Now You’re Ready!
To summarise, there are pretty much 3 things to look for when choosing your bandmates:
- Musicality – They need to be interested in the same music as you, capable at their instrument to a suitable standard, and able to write in the right style.
- Drive and passion to succeed – Putting the band first, dealing with the tiring journeys for little money, and making the most of opportunities that come your way is vital; and this is often what bands overlook, or don’t consider. It is often this that leads to bandmates leaving.
- Finally, you have to be able to get on with your bandmates – You’ll be spending most of your time with these guys, and you can’t spend the whole time fighting! On top of everything else, it really stifles creativity, and can be detrimental to the music.
The final note is to not be afraid of discussing any of your issues with them. If you feel like a band member needs to improve in any of the areas discussed, talk to them about it. Then, if they fail to improve, do the best thing for the band and get rid of them.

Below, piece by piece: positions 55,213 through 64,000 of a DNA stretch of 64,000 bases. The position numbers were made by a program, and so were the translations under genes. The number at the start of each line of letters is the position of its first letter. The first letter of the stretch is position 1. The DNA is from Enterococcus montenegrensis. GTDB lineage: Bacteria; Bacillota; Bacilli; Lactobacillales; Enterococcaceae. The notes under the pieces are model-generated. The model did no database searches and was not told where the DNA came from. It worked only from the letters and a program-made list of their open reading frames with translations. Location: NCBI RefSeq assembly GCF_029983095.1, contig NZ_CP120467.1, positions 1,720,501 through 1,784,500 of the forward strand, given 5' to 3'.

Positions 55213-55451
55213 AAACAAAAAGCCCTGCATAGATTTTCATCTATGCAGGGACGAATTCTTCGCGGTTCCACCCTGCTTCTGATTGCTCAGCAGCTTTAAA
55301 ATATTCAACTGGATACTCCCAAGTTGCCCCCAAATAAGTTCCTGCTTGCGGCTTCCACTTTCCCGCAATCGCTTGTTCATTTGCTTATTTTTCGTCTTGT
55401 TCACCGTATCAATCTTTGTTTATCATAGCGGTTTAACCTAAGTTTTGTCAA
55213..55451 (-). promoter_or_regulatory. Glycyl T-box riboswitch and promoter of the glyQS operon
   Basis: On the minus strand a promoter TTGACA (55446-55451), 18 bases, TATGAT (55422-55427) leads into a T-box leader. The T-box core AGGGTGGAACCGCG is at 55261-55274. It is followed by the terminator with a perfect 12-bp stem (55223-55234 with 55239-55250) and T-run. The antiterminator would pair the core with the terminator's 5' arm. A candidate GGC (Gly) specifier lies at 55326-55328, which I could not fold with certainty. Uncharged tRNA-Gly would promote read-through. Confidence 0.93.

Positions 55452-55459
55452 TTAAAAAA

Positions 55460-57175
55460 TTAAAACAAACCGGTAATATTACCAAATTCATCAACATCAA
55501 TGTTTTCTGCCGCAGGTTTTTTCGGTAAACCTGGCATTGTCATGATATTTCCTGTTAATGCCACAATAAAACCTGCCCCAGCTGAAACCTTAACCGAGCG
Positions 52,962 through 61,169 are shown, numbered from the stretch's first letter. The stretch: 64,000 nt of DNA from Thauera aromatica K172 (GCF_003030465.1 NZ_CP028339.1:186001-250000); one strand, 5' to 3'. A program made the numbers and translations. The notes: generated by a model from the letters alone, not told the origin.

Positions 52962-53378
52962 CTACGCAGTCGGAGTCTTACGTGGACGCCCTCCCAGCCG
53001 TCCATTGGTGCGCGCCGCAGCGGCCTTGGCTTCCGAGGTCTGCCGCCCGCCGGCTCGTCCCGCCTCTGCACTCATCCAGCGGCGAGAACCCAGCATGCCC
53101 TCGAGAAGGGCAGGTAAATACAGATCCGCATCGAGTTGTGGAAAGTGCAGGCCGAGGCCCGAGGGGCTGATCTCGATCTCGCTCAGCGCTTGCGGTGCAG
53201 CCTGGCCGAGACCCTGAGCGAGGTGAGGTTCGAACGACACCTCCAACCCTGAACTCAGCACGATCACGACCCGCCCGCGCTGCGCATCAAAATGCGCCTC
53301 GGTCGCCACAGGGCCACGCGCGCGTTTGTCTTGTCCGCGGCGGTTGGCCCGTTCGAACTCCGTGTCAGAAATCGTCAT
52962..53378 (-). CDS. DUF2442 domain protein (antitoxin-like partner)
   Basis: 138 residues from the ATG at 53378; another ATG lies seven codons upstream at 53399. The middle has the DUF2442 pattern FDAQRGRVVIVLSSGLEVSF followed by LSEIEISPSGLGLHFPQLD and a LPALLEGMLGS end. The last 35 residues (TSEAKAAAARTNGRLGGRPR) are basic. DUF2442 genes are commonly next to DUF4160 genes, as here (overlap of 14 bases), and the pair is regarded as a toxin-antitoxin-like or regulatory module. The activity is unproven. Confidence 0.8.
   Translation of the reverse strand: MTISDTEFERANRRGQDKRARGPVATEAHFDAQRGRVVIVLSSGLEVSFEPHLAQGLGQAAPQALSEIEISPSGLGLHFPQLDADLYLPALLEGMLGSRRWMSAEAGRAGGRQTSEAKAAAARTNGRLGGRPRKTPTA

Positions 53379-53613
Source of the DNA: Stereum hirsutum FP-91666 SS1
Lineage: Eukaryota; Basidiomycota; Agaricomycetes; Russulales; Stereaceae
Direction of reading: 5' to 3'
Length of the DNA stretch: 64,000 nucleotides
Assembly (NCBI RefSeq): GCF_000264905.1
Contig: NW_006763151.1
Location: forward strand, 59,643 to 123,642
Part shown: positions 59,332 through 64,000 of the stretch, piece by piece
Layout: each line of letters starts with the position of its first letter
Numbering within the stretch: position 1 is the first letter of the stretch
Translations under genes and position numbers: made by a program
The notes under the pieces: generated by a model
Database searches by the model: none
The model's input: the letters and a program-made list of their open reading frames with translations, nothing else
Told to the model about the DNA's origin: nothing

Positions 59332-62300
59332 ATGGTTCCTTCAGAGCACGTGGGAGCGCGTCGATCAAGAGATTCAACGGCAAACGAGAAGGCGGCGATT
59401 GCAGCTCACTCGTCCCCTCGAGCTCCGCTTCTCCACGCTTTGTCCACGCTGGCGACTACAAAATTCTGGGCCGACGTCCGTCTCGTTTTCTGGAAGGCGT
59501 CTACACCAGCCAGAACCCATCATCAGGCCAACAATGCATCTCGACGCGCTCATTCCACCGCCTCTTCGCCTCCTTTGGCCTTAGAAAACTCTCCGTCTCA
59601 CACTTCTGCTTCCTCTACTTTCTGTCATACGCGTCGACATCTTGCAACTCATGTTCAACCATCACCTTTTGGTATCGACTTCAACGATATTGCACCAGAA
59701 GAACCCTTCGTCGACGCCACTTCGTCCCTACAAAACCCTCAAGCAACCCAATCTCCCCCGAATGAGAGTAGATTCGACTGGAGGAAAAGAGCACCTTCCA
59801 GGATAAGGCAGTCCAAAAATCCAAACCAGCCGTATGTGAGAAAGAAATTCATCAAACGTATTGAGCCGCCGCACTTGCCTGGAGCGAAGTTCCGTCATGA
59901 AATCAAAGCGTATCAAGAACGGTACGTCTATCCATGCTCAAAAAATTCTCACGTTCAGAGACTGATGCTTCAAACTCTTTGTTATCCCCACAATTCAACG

So there you have a comprehensive guide of what to look for when choosing your bandmates! As you can see, it’s a lot more than how good of a guitarist they are. Make sure you’re following these as a guide to being a good bandmate too. You want to be someone you’d want in your band.
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In the next issue in the How To Treat Your Band Like A Business series, we’ll be looking at what sort of roles you and your bandmates should be filling.